> I'm just curious at what others are currently doing to back up huge > amounts of data. eg. 2TB and onwards.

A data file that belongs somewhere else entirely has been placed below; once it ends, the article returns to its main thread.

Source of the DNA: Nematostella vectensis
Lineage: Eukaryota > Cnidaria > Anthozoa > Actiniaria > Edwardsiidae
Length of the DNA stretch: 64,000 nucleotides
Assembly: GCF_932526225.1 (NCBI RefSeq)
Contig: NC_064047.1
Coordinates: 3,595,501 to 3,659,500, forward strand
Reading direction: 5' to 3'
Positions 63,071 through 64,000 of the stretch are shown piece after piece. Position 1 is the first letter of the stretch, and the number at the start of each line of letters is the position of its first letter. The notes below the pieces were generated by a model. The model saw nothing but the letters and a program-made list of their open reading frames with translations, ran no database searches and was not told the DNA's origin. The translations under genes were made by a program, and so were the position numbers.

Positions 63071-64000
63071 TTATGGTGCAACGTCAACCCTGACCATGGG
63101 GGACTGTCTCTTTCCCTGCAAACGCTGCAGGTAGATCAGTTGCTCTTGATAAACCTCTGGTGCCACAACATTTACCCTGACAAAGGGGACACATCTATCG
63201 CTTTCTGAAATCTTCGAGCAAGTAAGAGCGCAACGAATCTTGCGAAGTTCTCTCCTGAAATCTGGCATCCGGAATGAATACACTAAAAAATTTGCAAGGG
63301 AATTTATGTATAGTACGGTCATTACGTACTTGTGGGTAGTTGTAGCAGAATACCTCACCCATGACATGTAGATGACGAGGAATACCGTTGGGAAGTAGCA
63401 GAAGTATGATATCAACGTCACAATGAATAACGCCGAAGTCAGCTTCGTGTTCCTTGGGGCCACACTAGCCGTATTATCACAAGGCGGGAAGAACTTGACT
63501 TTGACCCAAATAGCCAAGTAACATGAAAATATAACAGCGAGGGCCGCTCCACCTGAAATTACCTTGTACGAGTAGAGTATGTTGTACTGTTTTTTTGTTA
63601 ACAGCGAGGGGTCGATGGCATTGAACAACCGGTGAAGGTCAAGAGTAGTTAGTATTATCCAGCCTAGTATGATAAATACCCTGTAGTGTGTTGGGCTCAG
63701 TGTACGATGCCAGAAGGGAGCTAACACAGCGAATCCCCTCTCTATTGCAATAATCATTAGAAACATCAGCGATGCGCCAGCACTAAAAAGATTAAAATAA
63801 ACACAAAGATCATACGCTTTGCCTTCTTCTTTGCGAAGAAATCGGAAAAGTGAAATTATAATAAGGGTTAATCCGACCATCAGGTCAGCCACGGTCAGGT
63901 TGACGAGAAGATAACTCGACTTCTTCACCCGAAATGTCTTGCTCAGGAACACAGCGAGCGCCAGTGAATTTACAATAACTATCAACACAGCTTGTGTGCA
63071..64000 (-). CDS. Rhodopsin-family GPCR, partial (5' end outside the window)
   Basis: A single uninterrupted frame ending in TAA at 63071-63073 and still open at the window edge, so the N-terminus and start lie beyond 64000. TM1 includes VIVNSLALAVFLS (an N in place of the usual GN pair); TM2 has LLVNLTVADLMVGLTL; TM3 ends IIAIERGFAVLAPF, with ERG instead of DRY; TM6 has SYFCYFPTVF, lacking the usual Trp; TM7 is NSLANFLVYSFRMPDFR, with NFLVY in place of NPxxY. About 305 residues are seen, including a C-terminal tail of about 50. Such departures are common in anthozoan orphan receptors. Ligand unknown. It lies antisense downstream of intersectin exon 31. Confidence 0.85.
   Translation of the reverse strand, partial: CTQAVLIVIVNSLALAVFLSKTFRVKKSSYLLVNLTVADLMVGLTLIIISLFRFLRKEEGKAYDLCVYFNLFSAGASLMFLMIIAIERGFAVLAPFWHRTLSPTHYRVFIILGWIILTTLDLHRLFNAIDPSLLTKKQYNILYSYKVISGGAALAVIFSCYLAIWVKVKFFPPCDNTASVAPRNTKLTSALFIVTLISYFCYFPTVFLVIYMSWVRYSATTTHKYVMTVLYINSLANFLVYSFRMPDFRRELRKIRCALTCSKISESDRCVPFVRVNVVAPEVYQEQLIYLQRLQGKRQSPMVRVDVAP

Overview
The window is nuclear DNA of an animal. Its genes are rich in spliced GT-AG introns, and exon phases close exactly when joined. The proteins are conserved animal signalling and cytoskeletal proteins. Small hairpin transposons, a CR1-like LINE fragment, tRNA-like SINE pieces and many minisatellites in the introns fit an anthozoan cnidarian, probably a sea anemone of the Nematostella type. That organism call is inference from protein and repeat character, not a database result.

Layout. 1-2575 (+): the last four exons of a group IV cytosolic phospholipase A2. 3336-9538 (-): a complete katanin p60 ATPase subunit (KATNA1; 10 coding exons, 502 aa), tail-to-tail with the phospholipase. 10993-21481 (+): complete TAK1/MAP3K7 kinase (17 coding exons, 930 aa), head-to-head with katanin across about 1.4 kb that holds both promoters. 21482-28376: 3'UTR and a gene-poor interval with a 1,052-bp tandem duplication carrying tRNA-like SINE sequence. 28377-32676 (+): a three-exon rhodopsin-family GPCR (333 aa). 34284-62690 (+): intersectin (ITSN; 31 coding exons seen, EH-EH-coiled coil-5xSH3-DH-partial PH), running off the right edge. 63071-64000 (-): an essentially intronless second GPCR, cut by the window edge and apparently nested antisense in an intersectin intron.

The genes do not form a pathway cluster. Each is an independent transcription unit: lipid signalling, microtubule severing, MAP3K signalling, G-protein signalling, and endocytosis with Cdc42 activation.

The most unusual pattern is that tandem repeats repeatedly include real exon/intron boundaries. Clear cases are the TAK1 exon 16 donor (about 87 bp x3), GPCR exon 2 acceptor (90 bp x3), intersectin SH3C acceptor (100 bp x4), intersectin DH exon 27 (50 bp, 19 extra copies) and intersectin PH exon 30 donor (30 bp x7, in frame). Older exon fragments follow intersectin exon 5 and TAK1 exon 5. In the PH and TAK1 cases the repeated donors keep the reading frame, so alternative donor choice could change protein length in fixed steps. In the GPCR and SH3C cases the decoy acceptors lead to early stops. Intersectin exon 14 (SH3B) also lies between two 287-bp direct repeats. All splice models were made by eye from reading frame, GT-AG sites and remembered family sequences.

I'm using rdiff-backup and some scripting to backup ZFS snapshots. Other than the use of the ZFS snapshots there's nothing special about it. If your use case is suitable for rdiff-backup, using it with ZFS is a nice combination. For 2 TB+ I do suspect you would want to divide that up into multiple distinct rdiff-backup sets and indeed dependening on situation you may still have a problem with performance. In general I don't know that there is a lot ZFS specific to know about backups other than the availability of snapshots, and other than the potential to use zfs send/receive. Personally I am reluctant to use ZFS send/receive at this stage, because it is too dependent on ZFS. I would love to use it for maintaining a hot standby machine, or having an almost-realtime backup in the best case senario. But I would probably want a generic non-ZFS specific backup as my primary backup as well. One risk that you want to target with ZFS is that of a bug in ZFS itself; such bugs could conceivably be such that it affects your zfs send/receive backup. You mention: > 3. ZFS -> Remote ZFS using RSync (Living in Australia, there are > limits on data transfer of a few hundred GB per month, to costs are > prohibitive) rdiff-backup will be good in this senario too, giving you a rolling window of history in addition to an up-to-date mirror. It does do incremental updates including applying the rsync algorithm on individual files. It is definitely slower, in terms of CPU usage, than rsync however so if you have massive amounts of small files you may feel there is an issue. That said, I'm using it regularly to backup millions of files (e.g. collections of Maildir mailboxes). I mention rdiff-backup but of course there are plenty of others. I just happen to prefer rdiff-backup, mostly because of it's "rsync mirror + history" semantics and completely trivial setup. -- / Peter Schuller PGP userID: 0xE9758B7D or 'Peter Schuller <peter.schul...@infidyne.com>' Key retrieval: Send an E-Mail to getpgp...@scode.org E-Mail: peter.schul...@infidyne.com Web: http://www.scode.org
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